Friday, July 11, 2008

Nancy Drew Format Numbers

There are some sellers and collectors who put an emphasis on the format numbers as given in Farah's Guide. I have never memorized the format numbers, so when a seller states that a book is "format 10" or "format 15," I have no idea what that means. Of course I could get out my Farah's Guide and look it up, but it is not necessary information, in my opinion. I look at a seller's picture of the book to know what it is. I can usually tell to within a few years of how old a book is by the outside of the book—the color of binding, the color of the print on the cover, and how thick the book is. The format numbers are not helpful to me. I have wondered for a long time whether I'm the only collector who pays no attention to format numbers.

I know what "format 1" is because it is the blank endpapers edition. I know what "format 2" is since I have closely examined early printings of the earliest Nancy Drew books in my quest for first printings. After the first two formats, I have no idea what the format number means. This is coming from someone who has had a Farah's Guide for 11 years. I have to believe that collectors who do not have a Farah's Guide at all have even less use for the format numbers than I do.

In fact, Farah's Guide tends to give too much information. I do not mean this in a bad way; Farah is very thorough, and this is good. However, for the practical purpose of identifying how old a book is, much of the information is irrelevant.

Sometimes the format information is very hard to understand. Here is one example:

For the first printing of The Secret in the Old Attic, Farah's Guide states, "This is one of only two known volumes produced in Format #5 but with the cover color of Format #6. See the 1944A printing of volume #20 also."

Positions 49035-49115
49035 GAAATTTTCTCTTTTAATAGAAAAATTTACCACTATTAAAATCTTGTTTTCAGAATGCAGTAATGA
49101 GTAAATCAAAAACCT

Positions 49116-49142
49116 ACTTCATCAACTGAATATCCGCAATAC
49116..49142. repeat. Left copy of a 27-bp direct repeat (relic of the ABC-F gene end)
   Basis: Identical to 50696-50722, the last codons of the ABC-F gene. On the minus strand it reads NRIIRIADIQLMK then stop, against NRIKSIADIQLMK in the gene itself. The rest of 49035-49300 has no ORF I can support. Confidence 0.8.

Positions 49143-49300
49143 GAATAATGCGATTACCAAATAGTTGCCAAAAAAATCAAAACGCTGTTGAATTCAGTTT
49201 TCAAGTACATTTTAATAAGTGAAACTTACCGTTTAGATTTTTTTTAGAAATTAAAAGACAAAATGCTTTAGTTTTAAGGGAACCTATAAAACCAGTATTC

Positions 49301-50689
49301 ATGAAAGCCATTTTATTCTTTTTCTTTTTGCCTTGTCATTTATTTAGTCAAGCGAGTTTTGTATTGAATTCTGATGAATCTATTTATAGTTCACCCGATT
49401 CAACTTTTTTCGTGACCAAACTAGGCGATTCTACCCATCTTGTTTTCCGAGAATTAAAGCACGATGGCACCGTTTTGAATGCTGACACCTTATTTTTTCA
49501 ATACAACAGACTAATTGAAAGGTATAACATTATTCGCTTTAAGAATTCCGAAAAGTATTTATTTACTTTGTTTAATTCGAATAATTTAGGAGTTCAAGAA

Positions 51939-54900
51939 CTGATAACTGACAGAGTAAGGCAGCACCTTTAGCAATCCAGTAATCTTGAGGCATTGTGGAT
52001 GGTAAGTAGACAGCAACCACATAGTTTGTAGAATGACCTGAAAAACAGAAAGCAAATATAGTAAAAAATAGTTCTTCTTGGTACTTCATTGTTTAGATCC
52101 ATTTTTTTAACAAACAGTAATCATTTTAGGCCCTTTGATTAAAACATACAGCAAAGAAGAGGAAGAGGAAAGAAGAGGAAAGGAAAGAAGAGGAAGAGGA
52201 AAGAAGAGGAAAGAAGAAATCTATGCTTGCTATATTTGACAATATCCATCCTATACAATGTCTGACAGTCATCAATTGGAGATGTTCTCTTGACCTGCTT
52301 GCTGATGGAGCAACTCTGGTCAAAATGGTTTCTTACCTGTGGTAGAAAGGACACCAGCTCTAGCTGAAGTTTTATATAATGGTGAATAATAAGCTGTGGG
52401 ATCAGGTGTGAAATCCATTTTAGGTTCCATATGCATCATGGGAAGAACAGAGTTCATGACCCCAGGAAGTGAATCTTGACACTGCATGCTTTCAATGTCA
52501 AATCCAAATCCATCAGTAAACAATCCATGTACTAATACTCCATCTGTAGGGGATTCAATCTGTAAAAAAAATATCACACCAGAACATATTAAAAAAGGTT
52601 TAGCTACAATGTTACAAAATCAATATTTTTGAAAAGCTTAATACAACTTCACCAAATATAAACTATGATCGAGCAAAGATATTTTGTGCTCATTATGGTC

I remember once devoting around an hour of my time to figuring this one out by comparing various books. Unfortunately, I have now forgotten what exactly I determined. The first printing is supposed to be grayish blue while the third printing is aqua blue. Okay, wait. The first printing of Crumbling Wall is the same format as the third printing of Old Attic (I'm looking in Farah's Guide as I type this), so it should be a different color. I checked, and my first of Crumbling Wall is a different shade of blue than my first printing of Old Attic, so I'm okay again.

If I can get confused, I can imagine how confusing it is to people who don't have as many books to check. Part of the problem is that there are no color pictures in Farah's Guide for people to see. Of course, this is because it would raise the costs, so I'm not criticizing the guide. It is a fact, though, that the lack of color pictures is a real problem when the colors become one of the important minute details.

I scanned my first printing of Old Attic and my first printing of Crumbling Wall:

Even if Farah were able to provide color photos, it would still be a problem. The two books in the above scan look almost identical in color. I tried editing the scan to make them appear different, but I was unsuccessful. What is seen above is the original unedited scan. You can only tell the difference in person, and even at that, it is quite subtle. The third printing of Old Attic is supposed to be the same shade as the first printing of Crumbling Wall, and the above scan shows the first printing of Old Attic also looks almost just like the first printing of Crumbling Wall. For all practical purposes, the first and third printings of Old Attic are the same. I'm sure many people buy a third printing believing that it is the first printing. How would one know the exact shade of blue from a seller's picture? What about people who have some degree of color blindness? Not only it is hard to understand, but in the end it may be too much information.

Now to go back to my original point, which is that the format numbers are not important to me. Here is an auction that mentions the format number in the title of the listing:

NANCY DREW #4 Lilac Inn GOOD WS DJ Navy Sil Ends F12 Item #180261136405